2 The equation that determines the exponential graph in Figure 3 is as follows V V ( 1 e MAX (harging) t R ) V is the voltage across the capacitor (in volts, V) V MAX is the maximum capacitor voltage (in volts, V) R is the resistance of the resistor (in ohms, ) is the capacitance of the capacitor (in farads, F) t is the time (in seconds, s) Due to the fact that the equation is exponential, it will take an infinite amount of time for the capacitor to charge to its maximum voltage. You can see this in the graph. This is too long to wait, so instead we talk about the time it takes the capacitor to reach half of its maximum value. This is called the half-life. The equation for the half-life is as follows t 1 R ln 2 2 t 1/2 is the half-life (in seconds, s) R is the resistance (in ohms, ) is the capacitance (in farads, F) Eventually the capacitor will be sufficiently charged, as shown after a long time in Figure 3. If we remove the battery and replace it with a wire, then the capacitor will want to discharge. This is because there is no longer anything forcing the capacitor to hold its charge. There is a different equation for V when the capacitor is discharging (you ll see this later in the lab), but the half-life equation holds for charging and discharging. In today s lab you will be measuring the half-life for the R circuit shown in Figure 4. You will be finding the half-life in three different ways: using a direct measurement, using a graph, and using the computer. Finally, there will be a fourth section in which you will have to apply what you ve learned thus far in the lab. What You Need To Do: Switch Power Supply Position to charge Position to discharge R FIGURE 4 R circuit Part 1 Half-life By Stopwatch The first way you are going to measure the halflife of your circuit (Figure 4) is by using observation and a stopwatch. A) If not already done, hook up the circuit to the power supply using OUTPUT1. 5-2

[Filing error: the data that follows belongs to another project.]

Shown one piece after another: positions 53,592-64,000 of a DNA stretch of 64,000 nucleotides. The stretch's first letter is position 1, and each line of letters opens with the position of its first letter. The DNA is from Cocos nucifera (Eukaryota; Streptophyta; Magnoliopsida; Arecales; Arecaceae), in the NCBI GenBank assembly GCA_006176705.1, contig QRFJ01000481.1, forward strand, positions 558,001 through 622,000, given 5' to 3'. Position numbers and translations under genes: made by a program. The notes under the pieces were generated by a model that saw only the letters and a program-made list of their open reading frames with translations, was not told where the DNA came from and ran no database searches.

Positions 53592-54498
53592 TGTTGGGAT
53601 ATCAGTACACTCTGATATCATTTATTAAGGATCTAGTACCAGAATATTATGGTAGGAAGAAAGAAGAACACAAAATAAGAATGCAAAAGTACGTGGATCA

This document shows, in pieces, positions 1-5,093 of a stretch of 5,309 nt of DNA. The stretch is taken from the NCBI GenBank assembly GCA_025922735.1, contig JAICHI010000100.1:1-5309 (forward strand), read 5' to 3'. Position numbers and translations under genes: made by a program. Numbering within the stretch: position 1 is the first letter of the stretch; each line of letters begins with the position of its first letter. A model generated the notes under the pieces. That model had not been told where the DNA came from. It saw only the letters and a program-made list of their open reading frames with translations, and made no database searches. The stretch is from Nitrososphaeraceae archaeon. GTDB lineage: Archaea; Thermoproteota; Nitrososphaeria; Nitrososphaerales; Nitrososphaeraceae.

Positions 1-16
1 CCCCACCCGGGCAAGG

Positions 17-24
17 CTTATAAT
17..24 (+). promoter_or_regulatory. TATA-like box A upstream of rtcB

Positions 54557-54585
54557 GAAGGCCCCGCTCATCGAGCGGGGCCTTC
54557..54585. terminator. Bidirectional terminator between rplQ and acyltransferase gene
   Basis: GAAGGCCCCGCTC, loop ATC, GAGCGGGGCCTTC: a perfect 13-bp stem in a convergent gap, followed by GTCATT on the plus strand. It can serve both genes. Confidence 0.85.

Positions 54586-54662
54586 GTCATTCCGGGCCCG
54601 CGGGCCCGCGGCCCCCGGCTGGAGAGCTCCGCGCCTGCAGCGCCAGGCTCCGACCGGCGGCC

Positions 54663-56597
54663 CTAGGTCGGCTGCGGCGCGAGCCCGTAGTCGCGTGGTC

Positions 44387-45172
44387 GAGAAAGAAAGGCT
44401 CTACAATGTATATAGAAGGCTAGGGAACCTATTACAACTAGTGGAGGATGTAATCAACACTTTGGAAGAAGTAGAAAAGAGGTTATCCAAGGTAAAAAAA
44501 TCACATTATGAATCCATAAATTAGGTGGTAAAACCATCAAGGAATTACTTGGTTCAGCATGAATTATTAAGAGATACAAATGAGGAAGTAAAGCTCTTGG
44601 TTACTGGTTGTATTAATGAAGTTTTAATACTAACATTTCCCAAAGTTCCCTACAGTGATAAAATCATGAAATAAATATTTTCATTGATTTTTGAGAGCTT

3 B) Flip the switch on the circuit board to Discharge. Helpful Hint: If you ever want to quickly discharge the capacitor, use the small extra wire with clip ends. Just touch the ends on either side of the capacitor. You don t even have to clip them on, just touch them to the wires. The capacitor will quickly discharge through the wire, instead of the resistor. ) Make a chart in your lab report like hart 1 below. NOTE: You won t be plugging in any numbers into the grayed out areas. (harging) (Discharging) Average alculated % Error Part 1 Part 2 Part 3 HART 1 D) Turn on the power supply and set it to 5 V. E) Turn on the voltmeter and set it up so that it is measuring the voltage across the capacitor. You can leave it in the 20 V range for the entire lab. F) You will be using the stopwatch on the table. Make sure you know how to use it. You can also use a timer on your own cell phone (or whatever). [This might actually be a better idea since the stopwatches are ancient and some don t work all that well.] G) Start your timer as you flip the switch to harge and measure the time it takes to get to half of the maximum voltage of 5 V. Record this value in the chart. olor Band hart BLAK 0 BROWN 1 RED 2 ORANGE 3 YELLOW 4 GREEN 5 BLUE 6 VIOLET 7 GRAY 8 WHITE 9 RED 2% GOLD 5% SILVER 10% H) Let the capacitor continue to charge all the way to 5 V even though you have your data. It may take a minute or two. As long as it gets into the 4.9 V region it s fine. I) Now you are going to measure the half-life again but in a different way. Start your timer as you flip the switch to Discharge and measure the time it takes to get to half of the maximum voltage of 5 V. Record this value in the chart. J) Sketch a graph of what you think the voltage of the capacitor versus time will look like. Question 1 Why should you get the same half-life for the charging and discharging cases? Base your answer on examining your graph and the one in Figure 3. K) Average your two half-life values and place this value in your chart. L) Use the color band chart to determine the resistance of your resistor. Record this value. Also record the value of the capacitance of the capacitor. [It is written on the side of the capacitor in μf.] 5-3